sequence-stratigraphic interpretation of the type 
Maastrichtian, which is currently being refined by 
strontium-isotope studies of coleoid cephalopods. To cite 
this article: J.W.M. Jagt, E.W.A. Mulder, A.S. Schulp, 
R.W. Dortangs, R.H.B. Fraaije, C. R. Palevol 2 (2003) 67-
76. 
Antunes, M. T. and Octávio Mateus (2003) Dinosaurs of 
Portugal. 
A synthesis on the state of art on dinosaur knowledge in 
Portugal is presented. The following genera have been 
recognized: Ceratosaurus, Torvosaurus, Lourinhanosaurus, 
Allosaurus, cf. Compsognathus, Stokesosaurus, cf. 
Richardoestesia, cf. Archaeopteryx, Euronychodon, cf. 
Paronychodon, Dinheirosaurus, Lourinhasaurus, Lusotitan, 
cf. Pleurocoelus, Lusitanosaurus, Dacentrurus, Dracopelta, 
Phyllodon, Hypsilophodon, Alocodon, Trimucrodon, Draconyx, 
Iguanodon, and Taveirosaurus. Most are from Late Jurassic 
localities at the Lourinhã area and Guimarota. A new 
genus, Lusotitan, is here raised to include the Late 
Jurassic `Brachiosaurus' atalaiensis. Lower Cretaceous 
until Cenomanian material is scarce, except for dinosaur 
footprints. An interesting Late-Cretaceous, mostly small 
dinosaur association has been collected between Aveiro and 
Taveiro. To cite this article: M.T. Antunes, O. Mateus, C. 
R. Palevol 2 (2003) 77-95. 

Lusotitan n. gen.
Etymology: from Luso, an inhabitant of Lusitania, an 
ancient region that partly corresponds to Portugal; and 
titan, the Greek word for a mythological giant.
Type species are given hereafter. 
Lusotitan atalaiensis (Lapparent and Zbyszewski, 1957) 
(Sauropoda: Brachiosauridae) [21].
Synonyms: Brachiosaurus atalaiensis Lapparent and 
Zbyszewski, 1957. 
Horizon: Late Jurassic, Tithonian, Sobral Unit. 
Type locality: Peralta, near Atalaia (Municipality of 
Lourinhã), west-central Portugal. Lectotype: Brachiosaurus 
atalaiensis was based on several specimens, but the 
authors never assigned the holotype specimen.  Hence a 
partial skeleton from Atalaia and isolated vertebrae from 
Areia Branca, Porto Novo (Maceira), Alcobaça, Cambelas and 
Praia das Almoinhas could be regarded as a syntype. Later 
on, we designed here as lectotype the most complete 
specimen (MIGM 4798, 4801-10, 4938, 4944, 4950, 4952, 
4958, 4964-6, 4981-2, 4985, 8807, 8793-5; ), which is 
composed of 28 vertebrae (two anterior cervicals, one mid-
dorsal, two neural arches, two caudal anterior centra, one 
anterior caudal and an uninterrupted series of 18 caudal 
vertebrae), 12 chevrons, fragmented ribs, a scapula(?) 
distal epiphysis, two humeri, proximal left ulna, radius, 
partial ilium, left ischium, left pubis, left tibia, 
proximal end of right fibula and right astragalus. The 
bone previously identified as a metacarpal II seems to be 
a sacral rib. 
Diagnosis: a Brachiosaurid, according to the humerus and 
femur characters; mid-dorsals with very large pleurocoels;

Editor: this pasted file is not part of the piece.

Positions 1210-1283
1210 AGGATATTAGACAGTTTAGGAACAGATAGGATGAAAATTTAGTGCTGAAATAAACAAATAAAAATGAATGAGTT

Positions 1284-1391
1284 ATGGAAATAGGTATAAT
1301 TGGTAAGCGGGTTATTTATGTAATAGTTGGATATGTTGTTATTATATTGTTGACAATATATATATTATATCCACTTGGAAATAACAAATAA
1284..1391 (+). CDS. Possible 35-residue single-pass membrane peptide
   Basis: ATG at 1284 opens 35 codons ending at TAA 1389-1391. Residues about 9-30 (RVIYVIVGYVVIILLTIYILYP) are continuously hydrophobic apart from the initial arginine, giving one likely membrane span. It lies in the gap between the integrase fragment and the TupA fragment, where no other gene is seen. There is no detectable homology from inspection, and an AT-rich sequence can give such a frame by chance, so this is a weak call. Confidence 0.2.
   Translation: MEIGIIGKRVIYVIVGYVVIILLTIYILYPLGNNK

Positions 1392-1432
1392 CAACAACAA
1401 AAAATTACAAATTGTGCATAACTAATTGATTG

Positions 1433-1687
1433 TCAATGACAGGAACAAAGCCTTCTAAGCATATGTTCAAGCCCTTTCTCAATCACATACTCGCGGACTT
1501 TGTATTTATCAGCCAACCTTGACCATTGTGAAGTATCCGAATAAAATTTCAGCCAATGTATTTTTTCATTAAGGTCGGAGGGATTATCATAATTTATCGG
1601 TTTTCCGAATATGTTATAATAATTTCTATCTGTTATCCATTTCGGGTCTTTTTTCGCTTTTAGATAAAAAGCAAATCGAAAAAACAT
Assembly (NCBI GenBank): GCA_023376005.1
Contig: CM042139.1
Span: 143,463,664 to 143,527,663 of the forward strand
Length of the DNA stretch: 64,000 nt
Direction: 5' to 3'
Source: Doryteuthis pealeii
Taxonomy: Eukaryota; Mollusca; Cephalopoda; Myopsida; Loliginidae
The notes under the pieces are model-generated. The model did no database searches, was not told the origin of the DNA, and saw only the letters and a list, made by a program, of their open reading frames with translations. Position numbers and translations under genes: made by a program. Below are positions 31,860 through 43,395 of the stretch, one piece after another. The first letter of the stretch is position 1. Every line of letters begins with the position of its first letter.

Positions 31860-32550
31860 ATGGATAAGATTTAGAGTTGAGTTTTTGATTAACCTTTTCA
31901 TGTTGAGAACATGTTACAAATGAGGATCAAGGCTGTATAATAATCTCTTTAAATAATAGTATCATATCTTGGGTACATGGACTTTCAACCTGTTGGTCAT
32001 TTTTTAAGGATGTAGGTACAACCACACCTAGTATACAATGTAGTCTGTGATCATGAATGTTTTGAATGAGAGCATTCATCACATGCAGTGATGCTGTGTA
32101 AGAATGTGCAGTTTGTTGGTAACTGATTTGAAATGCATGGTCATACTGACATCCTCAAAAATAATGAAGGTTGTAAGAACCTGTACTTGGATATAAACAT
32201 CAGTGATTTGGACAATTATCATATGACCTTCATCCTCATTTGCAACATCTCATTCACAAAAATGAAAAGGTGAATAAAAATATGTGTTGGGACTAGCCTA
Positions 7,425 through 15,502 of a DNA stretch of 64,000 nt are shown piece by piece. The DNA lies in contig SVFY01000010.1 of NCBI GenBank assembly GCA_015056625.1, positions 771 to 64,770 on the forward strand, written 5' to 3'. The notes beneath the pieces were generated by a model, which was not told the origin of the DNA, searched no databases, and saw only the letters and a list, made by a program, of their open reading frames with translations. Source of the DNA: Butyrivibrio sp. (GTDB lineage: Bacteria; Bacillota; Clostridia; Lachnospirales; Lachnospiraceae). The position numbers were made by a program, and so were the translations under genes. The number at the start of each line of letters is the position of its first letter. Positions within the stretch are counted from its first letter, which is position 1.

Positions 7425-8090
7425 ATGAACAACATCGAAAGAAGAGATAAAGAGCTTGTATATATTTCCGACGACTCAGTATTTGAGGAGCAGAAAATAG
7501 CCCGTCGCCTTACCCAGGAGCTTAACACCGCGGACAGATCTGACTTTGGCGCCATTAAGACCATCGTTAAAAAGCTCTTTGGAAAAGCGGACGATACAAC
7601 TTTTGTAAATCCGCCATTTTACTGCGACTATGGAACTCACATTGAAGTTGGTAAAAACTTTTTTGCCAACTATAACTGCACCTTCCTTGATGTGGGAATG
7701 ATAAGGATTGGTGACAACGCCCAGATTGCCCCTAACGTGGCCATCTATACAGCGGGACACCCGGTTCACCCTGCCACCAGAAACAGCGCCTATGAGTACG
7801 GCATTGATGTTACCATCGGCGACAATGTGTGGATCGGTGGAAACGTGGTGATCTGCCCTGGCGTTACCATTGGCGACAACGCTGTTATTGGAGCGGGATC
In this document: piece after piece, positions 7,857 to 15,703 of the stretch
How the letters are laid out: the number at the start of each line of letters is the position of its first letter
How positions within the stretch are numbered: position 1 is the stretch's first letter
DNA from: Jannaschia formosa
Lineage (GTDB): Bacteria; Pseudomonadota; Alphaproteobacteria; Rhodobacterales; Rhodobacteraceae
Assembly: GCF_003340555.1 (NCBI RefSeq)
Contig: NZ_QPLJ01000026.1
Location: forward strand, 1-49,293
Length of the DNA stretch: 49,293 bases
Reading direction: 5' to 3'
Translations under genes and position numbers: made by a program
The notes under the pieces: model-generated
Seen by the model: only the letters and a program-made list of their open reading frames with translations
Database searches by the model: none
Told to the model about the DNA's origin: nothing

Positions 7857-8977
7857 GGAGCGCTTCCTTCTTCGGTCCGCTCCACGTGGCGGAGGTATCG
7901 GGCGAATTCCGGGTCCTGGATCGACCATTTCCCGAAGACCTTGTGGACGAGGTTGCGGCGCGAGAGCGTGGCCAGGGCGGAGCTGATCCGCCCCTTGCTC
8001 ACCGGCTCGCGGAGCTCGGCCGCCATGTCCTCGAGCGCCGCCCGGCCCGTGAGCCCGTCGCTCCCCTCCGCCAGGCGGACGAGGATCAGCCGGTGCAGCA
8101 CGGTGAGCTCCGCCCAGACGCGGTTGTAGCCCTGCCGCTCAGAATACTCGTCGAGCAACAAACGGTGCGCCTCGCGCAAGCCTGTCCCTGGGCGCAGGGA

anterior caudals have well-developed transverse processes; 
midcaudal neural spine inclined almost vertically; 
posterior caudal centra has convex anterior face; mid- and 
posterior caudal centra are wider than high; slender 
pelvis; notch at the posterodorsal margin of ilium; 
postacetabular process of ilium bulky and without notch 
between this process and the ischial peduncle; obturator 
foramen of pubis closed; distal end of pubis 
anteroposteriorly expanded; tibia bowed laterally; 
proximal end of fibula is not rounded, but has an angular 
outline. 
Lusotitan is regarded as a Brachiosauridae due to the low 
neural spines, prominent deltopectoral crest of the 
humerus, elongated humerus, and the longitudinal axis of 
the ilium is upward.

Grigorescu, Dan (2003) Dinosaurs of Romania. 
The dinosaurs of Romania are exclusively Cretaceous. 
Lowermost Cretaceous dinosaurs come from a bauxite mine in 
the Bihor county (northwest Romania) that has yielded 
thousands of disarticulated bones. Uppermost Cretaceous 
dinosaurs have been known from the Ha eg Basin (south 
Transylvania) since the end of the 19th century, mostly as 
bone concentrations (`fossiliferous pockets'); more 
recently, nests with dinosaur eggs, including hatchlings, 
have been found in Hatzeg. Although separated by a ca 60 
Myr gap, the two dinosaur faunas from Romania share some 
common features: predominance of ornithopods, absence of 
large theropods (substituted in the case of the 
Maastrichtian Hatzeg assemblage by several small 
theropods), and, in general, the small size of the 
individuals (dwarfism). These aspects seem to be explained 
by the isolated island habitat of both assemblages. To 
cite this article: D. Grigorescu, C. R. Palevol 2 (2003) 
97-101. 


Meyer, C. A. and B. Thüring (2003) Dinosaurs of 
Switzerland. 
Until 1960, the record of dinosaurs was rather poor in 
Switzerland. Between 1960 and 1980, several new localities 
with plateosaurid remains as well as prosauropod and 
theropod tracks were found in Late Triassic sabkha and 
floodplain environments. The discovery of large surfaces 
with sauropod tracks in the Late Jurassic of the Jura 
Mountains in 1987 triggered a stream of new data. More 
than 20 new localities with tracks from both sauropod and 
theropod dinosaurs in different stratigraphic levels have 
been found since then. The latest discoveries include 
trackways of iguanodontids from the Early Cretaceous of 
the central Swiss Alps and a large Late Jurassic surface 
with trackways of small sauropods in the northernmost part 
of the Jura Mountains. The best skeletal record comes from 
the Late Triassic, with scattered data from the Late 
Jurassic. The track and trackway record appears to be best 
in the Late Jurassic. To cite this article: C.A. Meyer, B. 
Thüring, C. R. Palevol 2 (2003) 103-117.